The Future of Tesla Revealed: Elon Musk's Electric Car Company Will Close Stores and Only Sell Vehicles Online

Elon Musk's Tesla has announced changes to how customers buy vehicles, moving to an online-only system in an attempt to lower the cost of its electric cars.

The company, which is battling for profitability, said yesterday that a $35,000 Model 3 was now available, with its reduced price made possible due to the closure of brick-and-mortar retail stores. In an earnings call, Musk said profits were unlikely for Q1 this year, Bloomberg reported.

It remains unclear just how many of the retail stores will close and how many employees will be out of work. Spending on sales and marketing reportedly will also be slashed. Without confirming numbers, Musk conceded on the call there would be job losses, The Verge reported.

"Over the next few months, we will be winding down many of our stores, with a small number of stores in high-traffic locations remaining as galleries, showcases and Tesla information centers," a company blog post read. "The important thing for customers in the United States to understand is that with online sales, anyone in any state can quickly and easily buy a Tesla."

Tesla said customers who were not satisfied with an online purchase could choose to return a car within 7 days or 1,000 miles for a full refund. The firm touted its system as quick and easy.

It said: "You can now buy a Tesla in North America via your phone in about one minute, and that capability will soon be extended worldwide. We are also making it much easier to try out and return a Tesla, so that a test drive prior to purchase isn't needed…you could buy a Tesla, drive several hundred miles for a weekend road trip with friends and then return it for free."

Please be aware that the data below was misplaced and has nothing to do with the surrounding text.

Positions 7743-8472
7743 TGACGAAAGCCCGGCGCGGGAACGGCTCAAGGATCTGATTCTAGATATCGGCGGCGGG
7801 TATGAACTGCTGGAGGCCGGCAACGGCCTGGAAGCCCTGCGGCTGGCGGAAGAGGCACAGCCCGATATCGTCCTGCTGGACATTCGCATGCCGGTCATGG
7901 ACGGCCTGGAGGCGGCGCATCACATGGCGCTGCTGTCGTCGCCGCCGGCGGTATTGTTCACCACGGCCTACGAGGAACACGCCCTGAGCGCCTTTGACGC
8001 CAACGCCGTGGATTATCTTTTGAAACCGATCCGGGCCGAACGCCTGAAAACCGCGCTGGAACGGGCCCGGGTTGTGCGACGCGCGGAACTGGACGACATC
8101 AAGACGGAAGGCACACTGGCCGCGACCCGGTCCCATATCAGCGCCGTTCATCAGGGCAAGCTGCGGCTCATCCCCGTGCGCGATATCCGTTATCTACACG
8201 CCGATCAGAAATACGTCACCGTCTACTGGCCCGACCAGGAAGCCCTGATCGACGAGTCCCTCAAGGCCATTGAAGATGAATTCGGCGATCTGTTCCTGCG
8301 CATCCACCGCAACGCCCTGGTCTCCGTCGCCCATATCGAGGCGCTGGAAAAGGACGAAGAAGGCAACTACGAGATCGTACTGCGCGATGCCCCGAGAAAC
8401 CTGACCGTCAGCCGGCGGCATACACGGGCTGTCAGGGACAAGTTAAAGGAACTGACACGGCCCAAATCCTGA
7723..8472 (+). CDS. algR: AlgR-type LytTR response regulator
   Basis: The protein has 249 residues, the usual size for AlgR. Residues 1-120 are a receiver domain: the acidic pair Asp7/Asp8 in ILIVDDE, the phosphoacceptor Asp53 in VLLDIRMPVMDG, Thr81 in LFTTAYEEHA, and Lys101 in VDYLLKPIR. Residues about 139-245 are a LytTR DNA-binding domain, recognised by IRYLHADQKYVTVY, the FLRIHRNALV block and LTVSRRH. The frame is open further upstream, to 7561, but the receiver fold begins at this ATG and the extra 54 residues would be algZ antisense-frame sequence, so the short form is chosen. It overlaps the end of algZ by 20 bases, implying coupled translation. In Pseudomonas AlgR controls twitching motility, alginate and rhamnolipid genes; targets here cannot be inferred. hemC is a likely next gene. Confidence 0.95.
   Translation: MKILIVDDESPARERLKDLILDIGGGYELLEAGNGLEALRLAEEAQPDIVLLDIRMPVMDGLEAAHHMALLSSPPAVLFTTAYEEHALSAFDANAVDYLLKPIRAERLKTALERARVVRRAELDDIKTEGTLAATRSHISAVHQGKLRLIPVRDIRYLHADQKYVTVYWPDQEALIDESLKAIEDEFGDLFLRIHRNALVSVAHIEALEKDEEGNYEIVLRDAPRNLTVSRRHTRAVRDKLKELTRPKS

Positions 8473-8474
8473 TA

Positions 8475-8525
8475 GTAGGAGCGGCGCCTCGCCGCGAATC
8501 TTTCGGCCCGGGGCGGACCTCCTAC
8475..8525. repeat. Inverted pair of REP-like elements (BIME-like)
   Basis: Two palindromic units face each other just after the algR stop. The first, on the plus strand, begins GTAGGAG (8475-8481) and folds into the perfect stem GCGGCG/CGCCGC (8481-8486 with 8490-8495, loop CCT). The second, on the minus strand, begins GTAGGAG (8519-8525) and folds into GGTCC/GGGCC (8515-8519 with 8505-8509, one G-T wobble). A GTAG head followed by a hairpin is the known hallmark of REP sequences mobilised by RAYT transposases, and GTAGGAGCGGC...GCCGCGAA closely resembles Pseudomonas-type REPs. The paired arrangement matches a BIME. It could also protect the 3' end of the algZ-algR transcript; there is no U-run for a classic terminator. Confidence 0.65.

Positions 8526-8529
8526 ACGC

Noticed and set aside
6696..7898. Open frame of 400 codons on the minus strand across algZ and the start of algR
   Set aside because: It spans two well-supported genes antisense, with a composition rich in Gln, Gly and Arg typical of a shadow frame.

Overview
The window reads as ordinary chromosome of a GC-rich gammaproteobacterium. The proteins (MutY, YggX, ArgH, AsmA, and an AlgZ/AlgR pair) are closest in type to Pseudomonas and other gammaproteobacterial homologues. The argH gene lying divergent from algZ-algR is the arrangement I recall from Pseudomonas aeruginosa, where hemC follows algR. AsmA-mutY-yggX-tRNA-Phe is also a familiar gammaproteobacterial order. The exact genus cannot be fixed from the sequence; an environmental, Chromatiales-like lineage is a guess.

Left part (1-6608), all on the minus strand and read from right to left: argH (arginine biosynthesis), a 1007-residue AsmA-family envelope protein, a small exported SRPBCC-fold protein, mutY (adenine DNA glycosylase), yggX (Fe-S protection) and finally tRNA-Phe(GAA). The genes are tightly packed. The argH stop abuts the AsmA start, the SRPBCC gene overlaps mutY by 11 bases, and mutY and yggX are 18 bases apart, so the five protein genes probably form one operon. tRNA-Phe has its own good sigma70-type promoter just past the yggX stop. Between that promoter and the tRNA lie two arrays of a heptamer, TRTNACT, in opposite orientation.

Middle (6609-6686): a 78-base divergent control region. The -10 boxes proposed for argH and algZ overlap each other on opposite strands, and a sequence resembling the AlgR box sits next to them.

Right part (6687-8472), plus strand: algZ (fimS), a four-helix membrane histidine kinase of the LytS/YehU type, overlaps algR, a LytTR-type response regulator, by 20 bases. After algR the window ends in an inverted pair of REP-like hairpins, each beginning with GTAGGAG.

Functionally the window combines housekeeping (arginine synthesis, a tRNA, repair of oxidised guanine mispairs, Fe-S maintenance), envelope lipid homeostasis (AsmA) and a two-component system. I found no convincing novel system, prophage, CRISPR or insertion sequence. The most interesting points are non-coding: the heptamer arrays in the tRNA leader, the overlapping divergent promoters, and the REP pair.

The blog post noted the shift to internet-only allows the company to achieve its promised $35,000 Model 3 price point earlier than expected. The firm said the Tesla service system will see increased investment and announced additional firmware upgrades for some vehicles.

In a 2018 Twitter post, Musk confirmed that Tesla would undergo a "difficult but necessary" reorganization that would see approximately 9 percent of employees losing their jobs.

He said this week that Tesla now expects to produce between 420,000 and 600,000 electric vehicles this year, and assured investors that profits were on the horizon, Bloomberg reported.

"Given that there was just a lot happening in Q1, and we're taking a lot of one-time charges and there are a lot of challenges getting cars to China and Europe, we do not expect to be profitable in Q1," Musk said. "But we do think that profitability in Q2 is likely."

Tesla made 120,000 vehicles total in 2017, which was boosted to 350,000 in 2018, Quartz reported. Bloomberg reported the firm has produced 212,894 Model 3s to date. The $35,000 Model 3 boasts 220 miles of range, a top speed of 130 miles per hour and 0-60 acceleration of 5.6 seconds.